Microcosmos meets Macrocosmos
At the core of the IRAM observatories’ receiver systems are superconducting devices that perform the actual detection of the millimeter waves coming from space. The IRAM Superconducting Devices group conceives and develops these powerful detectors.
With a size of less than one micrometer – a thousandth of a millimeter – the superconducting device is the core piece of a telescope’s receiver system, ensuring the transmission of the astronomical signal with as little background noise as possible.
It is where microcosm and macrocosm unite. A tiny but high-precision component that helps to explore the vast cosmos by detecting and forwarding light that has travelled up to 13 billion light years.
Powerful detectors for well-travelled cosmic light
The group operates a class-100 cleanroom equipped with state-of-the-art thin film deposition and optical and electron-beam lithography systems.
The main device that is produced is a so-called SIS junction. This is a sandwich of superconducting-insulator-superconducting material, made of alternatively niobium (a superconductor), aluminium oxide (an insulator), and again niobium thin films.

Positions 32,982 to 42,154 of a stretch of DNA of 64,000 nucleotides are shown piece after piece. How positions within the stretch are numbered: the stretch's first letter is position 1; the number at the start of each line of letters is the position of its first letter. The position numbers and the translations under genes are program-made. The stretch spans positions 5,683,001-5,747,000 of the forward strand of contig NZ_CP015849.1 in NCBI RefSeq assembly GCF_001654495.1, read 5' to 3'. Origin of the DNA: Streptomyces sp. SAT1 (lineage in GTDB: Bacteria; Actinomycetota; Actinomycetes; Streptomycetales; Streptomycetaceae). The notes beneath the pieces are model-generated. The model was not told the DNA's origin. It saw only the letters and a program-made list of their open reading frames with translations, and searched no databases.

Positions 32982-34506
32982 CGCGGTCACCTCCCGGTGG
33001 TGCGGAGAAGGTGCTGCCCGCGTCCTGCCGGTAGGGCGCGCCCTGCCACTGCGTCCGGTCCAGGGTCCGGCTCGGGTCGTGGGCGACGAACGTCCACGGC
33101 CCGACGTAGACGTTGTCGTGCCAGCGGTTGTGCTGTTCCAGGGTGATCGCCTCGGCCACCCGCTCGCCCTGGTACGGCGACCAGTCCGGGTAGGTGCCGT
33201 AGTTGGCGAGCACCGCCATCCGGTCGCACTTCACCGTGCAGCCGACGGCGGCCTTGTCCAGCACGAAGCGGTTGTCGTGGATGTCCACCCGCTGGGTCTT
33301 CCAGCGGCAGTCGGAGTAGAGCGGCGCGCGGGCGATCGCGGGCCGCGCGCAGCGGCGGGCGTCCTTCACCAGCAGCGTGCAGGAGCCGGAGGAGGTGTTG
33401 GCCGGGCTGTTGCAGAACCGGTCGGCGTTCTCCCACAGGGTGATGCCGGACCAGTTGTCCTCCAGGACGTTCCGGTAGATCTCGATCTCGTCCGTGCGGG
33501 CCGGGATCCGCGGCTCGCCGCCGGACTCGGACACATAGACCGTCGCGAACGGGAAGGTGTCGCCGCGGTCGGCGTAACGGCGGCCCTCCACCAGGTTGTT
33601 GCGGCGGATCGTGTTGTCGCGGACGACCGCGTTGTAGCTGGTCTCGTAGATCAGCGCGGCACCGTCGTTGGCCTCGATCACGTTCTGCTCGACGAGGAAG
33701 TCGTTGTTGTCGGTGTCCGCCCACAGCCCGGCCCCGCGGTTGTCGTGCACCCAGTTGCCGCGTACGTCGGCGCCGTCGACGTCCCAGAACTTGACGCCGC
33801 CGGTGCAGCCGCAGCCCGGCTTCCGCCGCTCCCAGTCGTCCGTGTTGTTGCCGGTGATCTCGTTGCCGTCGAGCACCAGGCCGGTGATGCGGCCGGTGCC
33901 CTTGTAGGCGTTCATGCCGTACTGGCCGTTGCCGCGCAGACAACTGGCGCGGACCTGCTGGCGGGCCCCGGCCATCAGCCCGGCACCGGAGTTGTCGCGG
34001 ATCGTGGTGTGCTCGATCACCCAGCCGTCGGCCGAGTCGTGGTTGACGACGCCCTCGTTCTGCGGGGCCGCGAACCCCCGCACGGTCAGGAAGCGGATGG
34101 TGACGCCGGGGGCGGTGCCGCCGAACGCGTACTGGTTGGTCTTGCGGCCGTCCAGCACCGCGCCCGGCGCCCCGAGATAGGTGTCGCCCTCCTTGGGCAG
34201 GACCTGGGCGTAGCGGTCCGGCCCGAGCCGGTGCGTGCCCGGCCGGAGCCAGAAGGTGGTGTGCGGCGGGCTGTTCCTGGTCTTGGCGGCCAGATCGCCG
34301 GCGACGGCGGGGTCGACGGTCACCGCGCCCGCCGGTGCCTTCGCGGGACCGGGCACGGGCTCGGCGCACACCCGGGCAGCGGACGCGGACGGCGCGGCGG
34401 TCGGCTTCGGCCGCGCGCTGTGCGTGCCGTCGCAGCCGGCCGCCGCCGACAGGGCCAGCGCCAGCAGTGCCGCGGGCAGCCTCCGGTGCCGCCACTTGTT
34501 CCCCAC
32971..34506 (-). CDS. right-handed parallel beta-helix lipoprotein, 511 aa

Such a SIS junction is an extremely sensitive component, fabricated by the group’s technicians under ultra-high vacuum conditions. Once installed at the core of a receiver system, the junction receives the high-frequency cosmic signal and helps mix it down to intermediate frequencies in the GHz range without losing any information. Converting the high-frequency in a lower frequency signal is crucial for amplifying, processing and finally analyzing these far travelled cosmic signals.
Leaders in their research field, IRAM engineers and technicians build receiver systems that guarantee a perfect and smoothless signal transmission, only affected by unavoidable quantum noise. Thus, their devices are not only used for the IRAM facilities, but also for ALMA receiver systems and the Herschel Space Telescope.
Developing new cameras for radio astronomy
Besides SIS junctions, the group is also involved in the development of kinetic-inductance detector arrays, cutting-edge instruments for the high-sensitivity detection of cosmic light. These novel detectors are based on so-called superconducting resonators which function like tiny guitar strings that change their tone due to the detection of light.
The advantage of these resonators is that it is very easy to ‘listen’ to many of them at the same time, creating a true camera with thousands of pixels. The NIKA2 instrument at the IRAM 30-meter telescope is such a camera. It hosts 2896 of these guitar strings and is today’s largest millimeter-wave camera on sky.
Currently, the group is studying different superconducting materials to make these detectors even better and more reliable, exploring their ultimate physical limits.
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